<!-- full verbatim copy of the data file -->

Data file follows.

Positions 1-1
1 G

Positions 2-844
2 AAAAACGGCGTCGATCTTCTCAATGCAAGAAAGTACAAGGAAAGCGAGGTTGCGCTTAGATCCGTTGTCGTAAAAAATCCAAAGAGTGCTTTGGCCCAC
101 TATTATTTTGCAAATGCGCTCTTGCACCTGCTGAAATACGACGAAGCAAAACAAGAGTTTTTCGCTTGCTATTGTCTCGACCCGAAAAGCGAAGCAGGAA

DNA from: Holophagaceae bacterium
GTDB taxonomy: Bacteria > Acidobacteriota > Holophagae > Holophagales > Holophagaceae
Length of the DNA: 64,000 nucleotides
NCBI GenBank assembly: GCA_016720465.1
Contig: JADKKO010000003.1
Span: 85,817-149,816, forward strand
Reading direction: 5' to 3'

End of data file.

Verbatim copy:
Positions 1-1
1 G

Positions 2-844
2 AAAAACGGCGTCGATCTTCTCAATGCAAGAAAGTACAAGGAAAGCGAGGTTGCGCTTAGATCCGTTGTCGTAAAAAATCCAAAGAGTGCTTTGGCCCAC
101 TATTATTTTGCAAATGCGCTCTTGCACCTGCTGAAATACGACGAAGCAAAACAAGAGTTTTTCGCTTGCTATTGTCTCGACCCGAAAAGCGAAGCAGGAA

DNA from: Holophagaceae bacterium
GTDB taxonomy: Bacteria > Acidobacteriota > Holophagae > Holophagales > Holophagaceae
Length of the DNA: 64,000 nucleotides
NCBI GenBank assembly: GCA_016720465.1
Contig: JADKKO010000003.1
Span: 85,817-149,816, forward strand
Reading direction: 5' to 3'